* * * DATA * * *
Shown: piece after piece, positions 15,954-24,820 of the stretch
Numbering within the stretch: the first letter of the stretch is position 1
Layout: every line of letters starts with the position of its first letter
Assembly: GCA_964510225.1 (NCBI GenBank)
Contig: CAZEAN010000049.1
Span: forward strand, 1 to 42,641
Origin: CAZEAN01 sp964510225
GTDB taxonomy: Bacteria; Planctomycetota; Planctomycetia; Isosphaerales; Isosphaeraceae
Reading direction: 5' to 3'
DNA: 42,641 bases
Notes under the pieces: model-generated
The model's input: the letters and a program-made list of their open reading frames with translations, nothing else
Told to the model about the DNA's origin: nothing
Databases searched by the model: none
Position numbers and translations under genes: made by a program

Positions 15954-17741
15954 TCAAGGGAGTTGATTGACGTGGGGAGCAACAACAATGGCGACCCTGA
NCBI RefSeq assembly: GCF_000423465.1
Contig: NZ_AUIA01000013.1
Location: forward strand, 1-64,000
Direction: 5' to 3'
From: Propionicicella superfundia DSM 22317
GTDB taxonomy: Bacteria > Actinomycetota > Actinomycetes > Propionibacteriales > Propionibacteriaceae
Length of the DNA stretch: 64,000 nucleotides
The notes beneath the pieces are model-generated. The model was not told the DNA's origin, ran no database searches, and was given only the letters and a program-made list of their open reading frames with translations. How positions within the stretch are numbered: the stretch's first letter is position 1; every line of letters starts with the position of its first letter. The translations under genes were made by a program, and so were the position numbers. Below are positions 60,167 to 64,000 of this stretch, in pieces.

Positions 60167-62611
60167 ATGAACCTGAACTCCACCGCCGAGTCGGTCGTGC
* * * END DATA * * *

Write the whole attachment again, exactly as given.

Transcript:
Shown: piece after piece, positions 15,954-24,820 of the stretch
Numbering within the stretch: the first letter of the stretch is position 1
Layout: every line of letters starts with the position of its first letter
Assembly: GCA_964510225.1 (NCBI GenBank)
Contig: CAZEAN010000049.1
Span: forward strand, 1 to 42,641
Origin: CAZEAN01 sp964510225
GTDB taxonomy: Bacteria; Planctomycetota; Planctomycetia; Isosphaerales; Isosphaeraceae
Reading direction: 5' to 3'
DNA: 42,641 bases
Notes under the pieces: model-generated
The model's input: the letters and a program-made list of their open reading frames with translations, nothing else
Told to the model about the DNA's origin: nothing
Databases searched by the model: none
Position numbers and translations under genes: made by a program

Positions 15954-17741
15954 TCAAGGGAGTTGATTGACGTGGGGAGCAACAACAATGGCGACCCTGA
NCBI RefSeq assembly: GCF_000423465.1
Contig: NZ_AUIA01000013.1
Location: forward strand, 1-64,000
Direction: 5' to 3'
From: Propionicicella superfundia DSM 22317
GTDB taxonomy: Bacteria > Actinomycetota > Actinomycetes > Propionibacteriales > Propionibacteriaceae
Length of the DNA stretch: 64,000 nucleotides
The notes beneath the pieces are model-generated. The model was not told the DNA's origin, ran no database searches, and was given only the letters and a program-made list of their open reading frames with translations. How positions within the stretch are numbered: the stretch's first letter is position 1; every line of letters starts with the position of its first letter. The translations under genes were made by a program, and so were the position numbers. Below are positions 60,167 to 64,000 of this stretch, in pieces.

Positions 60167-62611
60167 ATGAACCTGAACTCCACCGCCGAGTCGGTCGTGC